I never know when something will remind me of how sorrow can affect life. On Thanksgiving Day, I was watching the Macy’s parade, a tradition I love. Usually, I multi-task and watch bits of the parade as I prepare for the day ahead. As always, NBC featured songs from various Broadway shows. When the song, You Will Be Found from the show Dear Evan Hansen came on, I heard the lyrics and immediately stopped what I was doing as I listened to this remarkable piece of music. By the time the song was over, I was on the verge of tears.
The song starts with the plaintive line, “Have you ever felt like nobody was there?” Now, that is an attention-grabber! How could I not think of friends and family who have lost loved ones and are left feeling like there is nobody there? How could I not be reminded of my own sorrows and how I bury them so deeply?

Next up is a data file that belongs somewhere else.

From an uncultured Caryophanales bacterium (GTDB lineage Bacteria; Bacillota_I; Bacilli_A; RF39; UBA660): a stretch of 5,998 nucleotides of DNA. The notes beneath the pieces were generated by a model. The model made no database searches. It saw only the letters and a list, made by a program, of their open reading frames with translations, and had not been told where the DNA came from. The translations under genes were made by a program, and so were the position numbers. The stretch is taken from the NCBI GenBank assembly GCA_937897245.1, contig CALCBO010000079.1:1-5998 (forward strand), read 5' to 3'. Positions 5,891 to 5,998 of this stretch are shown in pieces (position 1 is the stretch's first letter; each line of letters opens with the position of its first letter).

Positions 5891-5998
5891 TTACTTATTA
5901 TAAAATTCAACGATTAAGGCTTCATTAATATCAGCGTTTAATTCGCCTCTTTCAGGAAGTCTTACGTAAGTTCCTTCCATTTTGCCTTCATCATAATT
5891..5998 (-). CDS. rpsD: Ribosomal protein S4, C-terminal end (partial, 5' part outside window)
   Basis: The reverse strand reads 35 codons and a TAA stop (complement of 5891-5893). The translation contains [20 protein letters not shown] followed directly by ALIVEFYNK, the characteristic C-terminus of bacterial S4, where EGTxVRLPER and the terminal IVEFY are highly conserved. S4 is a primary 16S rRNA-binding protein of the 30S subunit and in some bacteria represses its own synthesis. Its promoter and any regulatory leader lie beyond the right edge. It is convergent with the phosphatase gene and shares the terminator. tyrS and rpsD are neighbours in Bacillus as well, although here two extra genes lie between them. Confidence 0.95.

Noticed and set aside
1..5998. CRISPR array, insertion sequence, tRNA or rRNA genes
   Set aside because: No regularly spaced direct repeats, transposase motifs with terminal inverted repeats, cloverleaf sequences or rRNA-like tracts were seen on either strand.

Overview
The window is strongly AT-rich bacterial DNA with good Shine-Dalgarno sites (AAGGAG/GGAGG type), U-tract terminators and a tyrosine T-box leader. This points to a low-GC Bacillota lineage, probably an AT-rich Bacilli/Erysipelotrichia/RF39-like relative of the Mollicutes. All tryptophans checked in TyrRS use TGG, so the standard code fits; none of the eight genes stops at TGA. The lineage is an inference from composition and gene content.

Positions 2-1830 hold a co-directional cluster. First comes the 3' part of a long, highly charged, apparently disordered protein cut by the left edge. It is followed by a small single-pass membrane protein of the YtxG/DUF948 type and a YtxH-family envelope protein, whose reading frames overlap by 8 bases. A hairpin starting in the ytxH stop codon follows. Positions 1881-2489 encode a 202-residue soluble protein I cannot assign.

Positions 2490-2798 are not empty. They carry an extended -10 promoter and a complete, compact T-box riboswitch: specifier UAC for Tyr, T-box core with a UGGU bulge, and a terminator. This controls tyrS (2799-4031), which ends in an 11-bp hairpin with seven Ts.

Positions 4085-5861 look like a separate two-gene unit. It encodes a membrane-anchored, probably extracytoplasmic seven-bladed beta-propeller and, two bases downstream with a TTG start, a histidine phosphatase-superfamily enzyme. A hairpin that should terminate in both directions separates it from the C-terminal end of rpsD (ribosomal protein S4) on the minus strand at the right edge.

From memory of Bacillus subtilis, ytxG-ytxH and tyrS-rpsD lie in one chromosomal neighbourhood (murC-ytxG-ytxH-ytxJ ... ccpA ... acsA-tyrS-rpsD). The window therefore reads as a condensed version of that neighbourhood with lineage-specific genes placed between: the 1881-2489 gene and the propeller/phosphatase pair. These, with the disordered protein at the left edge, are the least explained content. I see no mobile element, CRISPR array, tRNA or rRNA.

Grief is isolating. That is an undeniable fact. No matter how hard we try to maintain connections, solitude inevitably creeps in and we are left alone with our sorrow, our memories of what is no more. The feelings can be so painful they become paralyzing and solitude is easier than moving to open the door. The one you love is gone and your heart is numb. The memorials are a thing of the past. The “official” mourning period is over. And one by one, people have drifted away. Perhaps you have turned them away, but the fact remains that it is so easy to feel completely alone. These are the dark days.
But there is light there. You have but to open your eyes and see it. You are not truly alone. Friends still love you. The truest ones never stop searching for ways to touch you, to ease your grief. As you wander, lost, in the dark forest of your sorrow, they are sending search parties out, calling your name in hopes you will hear. And one day, when you are ready to begin healing, you will hear them. You will be found.